My job as a scholar has been to show what is—and lay out what yet could be, under sundry future conditions. The poet’s mandate enjoins no less.

In response to “Is this all there is,” the poems below pose complementary questions: what might be left over, after so much has been taken? And whether all of it, together, can ever be enough. –E. P.


for G. R.-O., 1942-2004

It puffed air hard,
And soon that exhalation became a voice
                                          Inferno, Canto 13

         Until a bullet has snapped her lung’s branchings in half
it is as if there is no revolver,
only two hands, one to steady the pistol
and another to curl a finger around the trigger’s steel scare quote,
the gesture of: These words are someone else’s

“The worst thing about shooting yourself
must be living through it,”
missile missing the jugular
for five jungles of nervure.

In dreams, the radiologist shows us not my aunt’s clogged,
rotten-soft heartwoods (which, as trees get older,
die completely)
but the daguerreotype of a falcon-gentle, suspended
between twin paper-maples,
recaptured seconds after escaping.

         Quizzed by my mother, I limn it as a question
of her mind’s fractured facture,
harrowed, pathless convolutions,
the ways she had come unmade before this undoing:
splay-toed gait, viscose scarves crossed in armature
over the breasts, hair a mass of tangled scapulars.

One sister wonders whether the other scrupled,
or cell-phoned before discharging.
We guard our silence when saying more
would be syrup-tapping in the forest of the suicides.


for her, miscarried at nine months

The baby arrived on time,
but dead. The blood spilling
from my mother was thread
from a runaway spool, cotton-clotted
her body a two-eyed needle
or field of consequences,
with a telephone-receiver voice.
         (“The last thing I saw was the doctor,
         pulling from inside me,
         becoming the wound that eats everything,
         even my healers.”)

Earliest memory: flying on a swing
the whinging engine of a stalled car
and my father’s raw-membraned face.
The news dislodged with coughs:
truth, then and often,
the sound of a trout-bone heaved free
from your throat.

The relative who died later
of brain tumors, plural,
dressed me for visiting hours in a golden pinafore
I’d hated—because my mother made it—
until that morning.

Though sedated, she saw me
yellow-bellied as a cartoon sissy,
before we’d had time to raise the hospital bed
or lift the white rope of intravenous from her face.
         In three days it would be as if she had never said
“It’s a miracle.”


Guantánamo, 1995

      She left her seat to find a piece of candy
set aside for my sore throat. I heard
the scuff of bunions on tile, then a hiss
from the lamps and the ceiling’s glass lozenge.
The daily brown-out had muscled in at sundown,
stopping the current cold in copper cables
mined from the island’s clay-larded lodes.
Sent to the bedroom for candles,
I ran a palm along the pilasters for balance
until bullets of saucepan plaster
came to powder in my hand.

I saw the holes and then my aunt Lola
on a dimpled mattress, wrist-deep
in a tray of empty wrappers.

      Your hours in this country flew
as if the devil’s son had raced them. Fast!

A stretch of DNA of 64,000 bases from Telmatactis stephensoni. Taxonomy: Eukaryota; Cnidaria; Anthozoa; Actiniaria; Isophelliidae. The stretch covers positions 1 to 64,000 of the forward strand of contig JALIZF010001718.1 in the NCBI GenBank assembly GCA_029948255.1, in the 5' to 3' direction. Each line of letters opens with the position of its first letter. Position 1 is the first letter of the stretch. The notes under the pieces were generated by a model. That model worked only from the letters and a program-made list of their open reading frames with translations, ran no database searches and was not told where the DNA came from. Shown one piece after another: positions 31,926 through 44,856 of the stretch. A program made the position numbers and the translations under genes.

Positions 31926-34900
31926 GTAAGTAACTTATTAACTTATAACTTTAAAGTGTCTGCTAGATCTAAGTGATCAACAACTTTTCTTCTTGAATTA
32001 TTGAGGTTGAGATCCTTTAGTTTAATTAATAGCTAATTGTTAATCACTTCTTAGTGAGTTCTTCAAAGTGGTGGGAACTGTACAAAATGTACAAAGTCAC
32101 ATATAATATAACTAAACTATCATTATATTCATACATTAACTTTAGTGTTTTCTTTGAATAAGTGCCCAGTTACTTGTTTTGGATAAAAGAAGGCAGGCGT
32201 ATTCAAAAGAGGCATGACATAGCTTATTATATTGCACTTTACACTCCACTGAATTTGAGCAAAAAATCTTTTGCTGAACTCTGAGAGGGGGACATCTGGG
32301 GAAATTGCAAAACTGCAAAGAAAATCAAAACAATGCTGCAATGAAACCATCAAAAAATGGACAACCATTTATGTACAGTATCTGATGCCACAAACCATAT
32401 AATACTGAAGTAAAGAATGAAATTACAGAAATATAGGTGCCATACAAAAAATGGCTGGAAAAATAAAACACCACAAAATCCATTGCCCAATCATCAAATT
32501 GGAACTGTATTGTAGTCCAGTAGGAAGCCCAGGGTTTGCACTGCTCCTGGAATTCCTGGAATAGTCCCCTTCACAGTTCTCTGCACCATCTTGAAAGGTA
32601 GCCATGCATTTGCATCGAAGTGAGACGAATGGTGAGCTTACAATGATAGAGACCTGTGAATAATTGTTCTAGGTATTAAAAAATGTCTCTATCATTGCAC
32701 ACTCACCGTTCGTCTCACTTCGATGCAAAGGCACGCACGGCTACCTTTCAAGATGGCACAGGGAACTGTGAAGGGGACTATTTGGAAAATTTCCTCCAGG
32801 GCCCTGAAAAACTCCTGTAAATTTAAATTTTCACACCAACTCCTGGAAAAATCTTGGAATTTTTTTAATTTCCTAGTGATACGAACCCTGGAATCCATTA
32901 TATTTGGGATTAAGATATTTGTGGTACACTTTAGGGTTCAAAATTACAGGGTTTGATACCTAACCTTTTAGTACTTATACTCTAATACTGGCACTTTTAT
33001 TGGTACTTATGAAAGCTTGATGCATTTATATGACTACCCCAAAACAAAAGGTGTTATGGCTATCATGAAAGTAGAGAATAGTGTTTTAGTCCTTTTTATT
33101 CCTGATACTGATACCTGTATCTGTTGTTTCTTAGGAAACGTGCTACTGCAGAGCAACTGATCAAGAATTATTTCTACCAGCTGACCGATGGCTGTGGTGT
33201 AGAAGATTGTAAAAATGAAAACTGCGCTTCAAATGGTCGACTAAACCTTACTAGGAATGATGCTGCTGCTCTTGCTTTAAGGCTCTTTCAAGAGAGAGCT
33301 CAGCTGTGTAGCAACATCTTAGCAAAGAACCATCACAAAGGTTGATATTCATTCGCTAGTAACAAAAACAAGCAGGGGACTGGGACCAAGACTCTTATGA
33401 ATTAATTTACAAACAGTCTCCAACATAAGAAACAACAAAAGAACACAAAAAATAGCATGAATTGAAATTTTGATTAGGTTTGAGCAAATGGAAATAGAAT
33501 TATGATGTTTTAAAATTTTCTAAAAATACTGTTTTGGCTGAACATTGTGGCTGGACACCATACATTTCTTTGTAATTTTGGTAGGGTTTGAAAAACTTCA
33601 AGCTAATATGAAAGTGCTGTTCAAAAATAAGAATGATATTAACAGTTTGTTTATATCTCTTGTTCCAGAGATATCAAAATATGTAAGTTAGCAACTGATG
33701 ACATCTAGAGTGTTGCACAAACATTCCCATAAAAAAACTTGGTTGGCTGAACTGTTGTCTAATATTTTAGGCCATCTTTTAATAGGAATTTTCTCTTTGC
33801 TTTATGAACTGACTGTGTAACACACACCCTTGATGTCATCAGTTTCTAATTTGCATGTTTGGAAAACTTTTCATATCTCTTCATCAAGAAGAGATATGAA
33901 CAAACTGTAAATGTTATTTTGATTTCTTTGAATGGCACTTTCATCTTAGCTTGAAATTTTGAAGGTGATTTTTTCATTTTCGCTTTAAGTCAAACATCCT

You tell my brother that we fed you.
I noticed my
gringa niece tastes before she swallows.
There is no haste to your hunger.
We season but salt is wasted on us;
the bite goes straight to the belly.
Before this, the only food I chewed with no teeth
was Jesus, in the host.
Today we ate a loaf of stolen bread, with bootleg cheese,
twice a month there’s a thumb of wallet-tough beef.
Your cousins don’t thieve for the glory, believe me.

      You rise
to the whimper of invisible springs.
Within the walls a scandal
of raveled metals pulses:
your power does not go out
when the lights or the dollars do.
Forgive me
for never naming
my firstborn daughter Dolores.
For my dry mouth,
the last half-ounce of sugar in your house
would turn to water.


For the detainee’s fiancée
Guantánamo Bay, 2003

Spoiled food has fueled this night’s unrest:
I twist as on a splintered dish
and don’t yet believe myself asleep
until the two heads come awing
ushering in what acephalic wraith?
Or worse:

the government man
and his listing forms of recompense.

Behind him, anvil-shaped boys younger than my nephew,
faces: plates of orzo-small chevrons.

No gauze but to forget
the address for mother—yours, mine,
while a crone’s riding me bloodless
and only your body in the shaft
between this goggled shadow and the dawn answers me,
arrow-fast. No babe aflame,
no soldiering column more.

The nightmares wait until you, too,


The diviner’s verse

I spin my word from a fiber
fished out of a parrot’s nest
fermented in the liquor let
from a maiden baobab’s armpit.
If thread begets rope
you’ve yet to open the gift
basted by a quilting ancestress
—the one that once in your palms
was just a brown map.
Hold it upside-down, muddy it
with grimaces.
Breathe pepper into its creases.

No one says the night is spotted
but that it wears beads.
Remember, even after (the ships have left
and) the crescent moon bloats into cowrie:
you cannot split
the feather’s feather.


On the godson’s conception

No one raises you, yet you grow,
eye minute as the seed of an oat.
I put earlobe to navel and heard the sea
but—caveat—am neither mother
nor country doctor. I held on as to a conch
and nodded, professed to detect your shell
pearled in my sister’s red pith,

cells differentiating.

A melody collects in your brain’s strange aspic:
your father’s tangos, a sweetness pressed
from the hourglass figure of his stringed bass.
Milongas for one junta’s disappeared.
Not far from history’s Argentinas
are the pleated womb’s incarnadines.

in your jagged nail the claw’s perfected.
You are more animal now than tomorrow,
more thing than you will be again

until your beauty stills the midwives’ tongues
and these apostrophes become a name.